The Best Advice I Have Ever Received
I was at a corporate function yesterday, and it was one of these deals where you have to go and introduce yourself to someone you’ve never met before, and then answer a question that pops up on the screens around the room. It’s an effort to get everyone to break out of their shell and network. They called it a “Mad-Hatter’s Tea Party”.
Some of the questions?
What is your super power? (I put people together to solve problems.)
What do you look forward to about coming to work every day? (Pursuing on my own grand ideas.)
Pretty usual corporate stuff, and honestly, I don’t remember the other person’s answers. I met a lot of people in a short amount of time, and it’s all kind of a blur.
But one of the questions stuck with me after the event, and all the way through the day today.
What was the best advice you’ve ever received?
I actually came up with three pieces of advice that have stuck with me for many, many years, and relayed them to the gentleman I was chatting with at the time.
The first one was from my friend Brandon, the day I went over to his house to tell him I was thinking of asking Lisa to marry me. I asked him how to make it work. His advice: “Don’t keep score.” Don’t track who did the dishes last or who paid the bills or who put the kids to bed. Assume your spouse is always doing the absolute best they can, and if you truly are doing the best you can, things will balance out if you love and respect each other.
I’m not perfect at doing that, but it is something I think about often.
The second piece of advice one was from a friend of mind named Randy, all the way back in 1996. We were on our way back from Ottawa to Oshawa after partying it up in the Capitol over New Year’s Eve. I was telling him about how many hours I was working, and how I had these big ambitions, and how I would go back to my high school reunion and show everyone who thought I would never make it, how far I’d come. In one little sentence, he shook me to my core:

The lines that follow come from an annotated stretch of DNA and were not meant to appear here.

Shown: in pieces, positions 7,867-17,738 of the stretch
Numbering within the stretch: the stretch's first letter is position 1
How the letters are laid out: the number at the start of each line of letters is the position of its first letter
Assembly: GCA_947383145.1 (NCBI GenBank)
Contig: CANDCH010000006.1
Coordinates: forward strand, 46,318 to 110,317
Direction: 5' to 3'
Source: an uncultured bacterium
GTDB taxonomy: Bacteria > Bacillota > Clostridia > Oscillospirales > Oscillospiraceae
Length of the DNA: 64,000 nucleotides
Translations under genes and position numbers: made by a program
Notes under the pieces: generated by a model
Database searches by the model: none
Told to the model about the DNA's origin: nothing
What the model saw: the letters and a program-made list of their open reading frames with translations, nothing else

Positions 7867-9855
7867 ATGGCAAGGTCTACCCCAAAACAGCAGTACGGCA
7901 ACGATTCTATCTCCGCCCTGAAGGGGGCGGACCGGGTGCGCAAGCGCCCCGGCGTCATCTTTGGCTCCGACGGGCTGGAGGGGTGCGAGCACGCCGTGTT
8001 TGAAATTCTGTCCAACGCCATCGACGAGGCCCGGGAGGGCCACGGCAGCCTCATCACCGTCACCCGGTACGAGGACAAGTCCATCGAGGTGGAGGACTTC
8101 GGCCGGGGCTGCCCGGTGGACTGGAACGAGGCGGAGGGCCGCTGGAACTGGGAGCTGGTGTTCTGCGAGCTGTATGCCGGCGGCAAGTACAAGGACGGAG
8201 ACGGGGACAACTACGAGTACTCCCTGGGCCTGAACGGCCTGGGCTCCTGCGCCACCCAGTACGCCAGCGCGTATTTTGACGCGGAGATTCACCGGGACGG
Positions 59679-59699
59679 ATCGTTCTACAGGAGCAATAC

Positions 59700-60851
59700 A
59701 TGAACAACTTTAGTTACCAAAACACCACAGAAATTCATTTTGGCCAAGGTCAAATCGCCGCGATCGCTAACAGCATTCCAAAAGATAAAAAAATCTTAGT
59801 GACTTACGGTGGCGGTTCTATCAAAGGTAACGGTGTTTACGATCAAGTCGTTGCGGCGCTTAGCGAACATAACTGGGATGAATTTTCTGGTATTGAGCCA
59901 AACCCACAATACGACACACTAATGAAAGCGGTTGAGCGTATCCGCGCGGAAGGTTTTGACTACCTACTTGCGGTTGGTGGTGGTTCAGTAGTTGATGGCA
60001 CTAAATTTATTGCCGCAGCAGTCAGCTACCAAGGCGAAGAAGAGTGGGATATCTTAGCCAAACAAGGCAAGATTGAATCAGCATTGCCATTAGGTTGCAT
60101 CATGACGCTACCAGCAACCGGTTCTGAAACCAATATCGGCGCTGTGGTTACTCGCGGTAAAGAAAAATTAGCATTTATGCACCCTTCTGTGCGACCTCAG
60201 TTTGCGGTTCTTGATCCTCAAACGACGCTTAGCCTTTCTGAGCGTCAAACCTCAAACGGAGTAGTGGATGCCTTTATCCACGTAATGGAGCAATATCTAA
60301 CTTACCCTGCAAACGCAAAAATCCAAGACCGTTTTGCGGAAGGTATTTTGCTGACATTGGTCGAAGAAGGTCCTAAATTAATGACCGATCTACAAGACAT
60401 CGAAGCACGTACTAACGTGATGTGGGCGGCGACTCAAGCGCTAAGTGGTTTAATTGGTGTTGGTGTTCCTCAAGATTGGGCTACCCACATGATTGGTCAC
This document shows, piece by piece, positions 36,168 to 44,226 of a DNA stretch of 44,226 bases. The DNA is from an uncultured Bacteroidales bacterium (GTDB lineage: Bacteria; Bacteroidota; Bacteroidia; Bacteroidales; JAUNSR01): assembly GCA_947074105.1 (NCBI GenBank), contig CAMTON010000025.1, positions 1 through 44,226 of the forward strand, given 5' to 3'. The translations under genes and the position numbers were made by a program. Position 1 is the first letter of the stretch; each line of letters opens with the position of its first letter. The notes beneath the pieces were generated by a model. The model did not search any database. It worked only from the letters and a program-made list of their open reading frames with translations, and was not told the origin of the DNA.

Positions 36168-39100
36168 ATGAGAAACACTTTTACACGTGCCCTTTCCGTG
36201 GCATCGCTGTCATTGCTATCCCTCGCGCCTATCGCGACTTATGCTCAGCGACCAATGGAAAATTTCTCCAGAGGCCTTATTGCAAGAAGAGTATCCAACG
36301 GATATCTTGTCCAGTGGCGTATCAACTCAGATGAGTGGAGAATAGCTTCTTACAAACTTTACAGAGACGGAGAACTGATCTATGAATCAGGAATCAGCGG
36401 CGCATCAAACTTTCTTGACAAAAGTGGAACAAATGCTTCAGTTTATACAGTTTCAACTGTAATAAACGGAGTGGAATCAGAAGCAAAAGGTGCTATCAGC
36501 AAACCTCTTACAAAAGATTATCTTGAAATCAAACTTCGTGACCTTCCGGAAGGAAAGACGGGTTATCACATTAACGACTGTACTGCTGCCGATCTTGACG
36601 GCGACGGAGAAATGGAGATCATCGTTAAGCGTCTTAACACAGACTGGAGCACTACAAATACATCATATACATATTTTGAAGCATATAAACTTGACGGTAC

“What if they don’t care?”
I said, “What do you mean? Of course they’ll care!”
He pointed out that between the time I graduated from high school and the time I’d see these people at some reunion down the road, they’d have lived a lot of their lives, and had their own challenges and triumphs, and they likely wouldn’t remember my awkward teenage years. He said, to paraphrase, that whatever I’m doing now, I’d better be doing it for myself, because doing things for other people, especially people who aren’t part of your daily life, is doing things for all the wrong reasons. It took a while to get that message through my thick skull, but I never forgot what he said. I hope I’ve done the right things for the right reasons all these years later.
The third best piece of advice was from a coworker (don’t remember who) when I was first starting out in the IT world. I was working a ridiculous number of hours back then (this was before I figured out exactly what #2 meant.) I was proud that I was critical to my project and said something along the lines that the project would be in trouble without me there. That was the moment someone piped up and said “The graveyard is filled with people who thought they were indispensable.” I laughed. The wiser people in attendance nodded in the way only people who have seen the door hit them in the ass on the way out can nod.
A few years later, I was in the same type of position, where I was absolutely essential to the team, and was starting to throw my weight around. I said the wrong thing to the wrong person at the wrong time, and I was gone by 10:00 AM the next day. The security guard held the door for me on the way out.
So now that I’m much more mature and older, I’ve started handing out these tidbits of wisdom to my younger colleagues. Maybe some of them take it to heart. Maybe some of them blow it off and learn the hard way. But I know that those three pieces of advice have made a major difference in my approach to life and to work. I try my best to not keep score, to do things for the right reasons, and to maintain perspective and balance in my work life. I’d like to think I’m doing all three pretty well… but I’m always watching out for that swinging door.
So what are the best pieces of advice you’ve ever received?